One of South Africa’s shining stars in the global maker community has been RoboBeast, a 3D printer designed for use in harsh environments. Back when it launched, we dubbed it “the Chuck Norris of [3D] printers” thanks to its ability to print while being moved and consistently produce high quality prints with low maintenance. The locally-designed-and-made machine (and the company which shares its name) has been growing substantially as of late.

Founded by 3D innovator Richard van As, who achieved global fame through the RoboHand initiative he founded, RoboBeast recently moved into a new factory in Randburg and has made a significant new hire: designer Rick Treweek has been brought in as creative director, with a brief to show customers what’s possible with the highly robust and scaleable RoboBeast printer.

Treweek also helped to establish a new makerspace at JCSE’s DIZ hub in Braamfontein, and is the founder of Trobok Toys. Trobok isn’t a regular toy company; instead of selling the actual playthings, it sells 3D files which can then be used in any way the customer likes.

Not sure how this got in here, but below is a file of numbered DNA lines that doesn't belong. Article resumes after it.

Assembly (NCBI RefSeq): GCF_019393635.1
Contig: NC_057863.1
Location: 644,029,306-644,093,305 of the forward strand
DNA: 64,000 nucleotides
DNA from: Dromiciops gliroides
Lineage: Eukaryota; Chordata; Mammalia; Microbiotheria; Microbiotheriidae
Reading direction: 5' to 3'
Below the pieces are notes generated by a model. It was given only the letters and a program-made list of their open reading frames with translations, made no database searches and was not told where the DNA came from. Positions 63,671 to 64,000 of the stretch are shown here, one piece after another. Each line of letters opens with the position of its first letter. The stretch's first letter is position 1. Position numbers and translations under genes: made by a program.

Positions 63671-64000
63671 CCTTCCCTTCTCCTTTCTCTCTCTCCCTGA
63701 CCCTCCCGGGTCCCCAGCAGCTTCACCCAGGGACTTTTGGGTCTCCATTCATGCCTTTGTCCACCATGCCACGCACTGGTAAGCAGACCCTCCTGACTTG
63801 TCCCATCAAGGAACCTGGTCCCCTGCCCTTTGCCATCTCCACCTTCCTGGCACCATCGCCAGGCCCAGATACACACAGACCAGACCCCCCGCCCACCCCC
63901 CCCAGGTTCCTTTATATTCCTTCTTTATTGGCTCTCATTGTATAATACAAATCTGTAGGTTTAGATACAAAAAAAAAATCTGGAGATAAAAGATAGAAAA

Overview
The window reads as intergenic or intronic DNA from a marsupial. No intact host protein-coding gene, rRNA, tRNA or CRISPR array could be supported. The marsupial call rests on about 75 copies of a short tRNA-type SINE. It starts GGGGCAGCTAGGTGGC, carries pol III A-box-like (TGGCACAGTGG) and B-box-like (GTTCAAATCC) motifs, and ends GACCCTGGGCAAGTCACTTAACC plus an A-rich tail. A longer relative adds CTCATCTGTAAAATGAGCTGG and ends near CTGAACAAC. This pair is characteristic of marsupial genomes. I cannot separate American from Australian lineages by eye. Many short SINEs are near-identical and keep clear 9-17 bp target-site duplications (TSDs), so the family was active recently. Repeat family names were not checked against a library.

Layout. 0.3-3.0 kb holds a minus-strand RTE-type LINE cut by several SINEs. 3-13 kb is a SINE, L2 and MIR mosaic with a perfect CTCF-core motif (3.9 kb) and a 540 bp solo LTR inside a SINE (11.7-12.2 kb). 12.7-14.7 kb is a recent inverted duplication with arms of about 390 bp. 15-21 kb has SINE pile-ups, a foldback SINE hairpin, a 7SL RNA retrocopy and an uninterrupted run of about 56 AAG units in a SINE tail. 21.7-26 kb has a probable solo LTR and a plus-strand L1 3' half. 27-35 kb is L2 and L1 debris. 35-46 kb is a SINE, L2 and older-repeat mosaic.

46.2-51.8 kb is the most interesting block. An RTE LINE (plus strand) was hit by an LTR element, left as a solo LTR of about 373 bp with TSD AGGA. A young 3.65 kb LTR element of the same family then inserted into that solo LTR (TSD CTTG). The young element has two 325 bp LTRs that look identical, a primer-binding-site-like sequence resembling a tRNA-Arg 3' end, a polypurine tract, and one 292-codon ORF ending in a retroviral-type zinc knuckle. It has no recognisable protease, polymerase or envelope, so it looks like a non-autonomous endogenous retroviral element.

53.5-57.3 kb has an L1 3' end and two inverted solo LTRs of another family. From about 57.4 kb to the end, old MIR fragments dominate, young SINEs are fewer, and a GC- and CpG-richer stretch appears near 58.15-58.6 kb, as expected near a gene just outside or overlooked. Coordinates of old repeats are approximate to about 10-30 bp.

When designing models for 3D printers, Treweek looks to use the aesthetics of extruded plastic and avoid using support materials.

While maintaining his position at Trobok, Treweek is now joining RoboBeast as its creative director. That makes RoboBeast one of the only 3D printer manufacturers to have such a position in the company. van As says he’s been keen to work with Treweek for some time.

“I had to chase this guy around the world. Every time I was invited to an event I’d ask: ‘Is Rick going to be there?'” van As said, “I remember going to Singapore and running into Rick, but now I finally have him here.”

(Left) Rick Treweek, (Right) Richard Van As and a back ground filled with printers and prints.
(Left) Rick Treweek, (Right) Richard Van As and a background filled with printers and prints.

While RoboBeast was designed for manufacturing prosthetic limbs in rural Africa and warzones, its reliability and design has proved popular with commercial customers as well. As standard, RoboBeast comes with a battery backup to keep printing during loadshedding and a large 320x385x300mm printbed. van As produces custom sizes on demand for clients.

“I wanted to work with Richard because RoboBeast really takes 3D printing out of the “trinket zone”, Said Treweek, “We really need to show [people] how big these prints can go and what you can do with them.”

A newly colourful RoboBeast, yesterday.
A newly colourful RoboBeast, yesterday.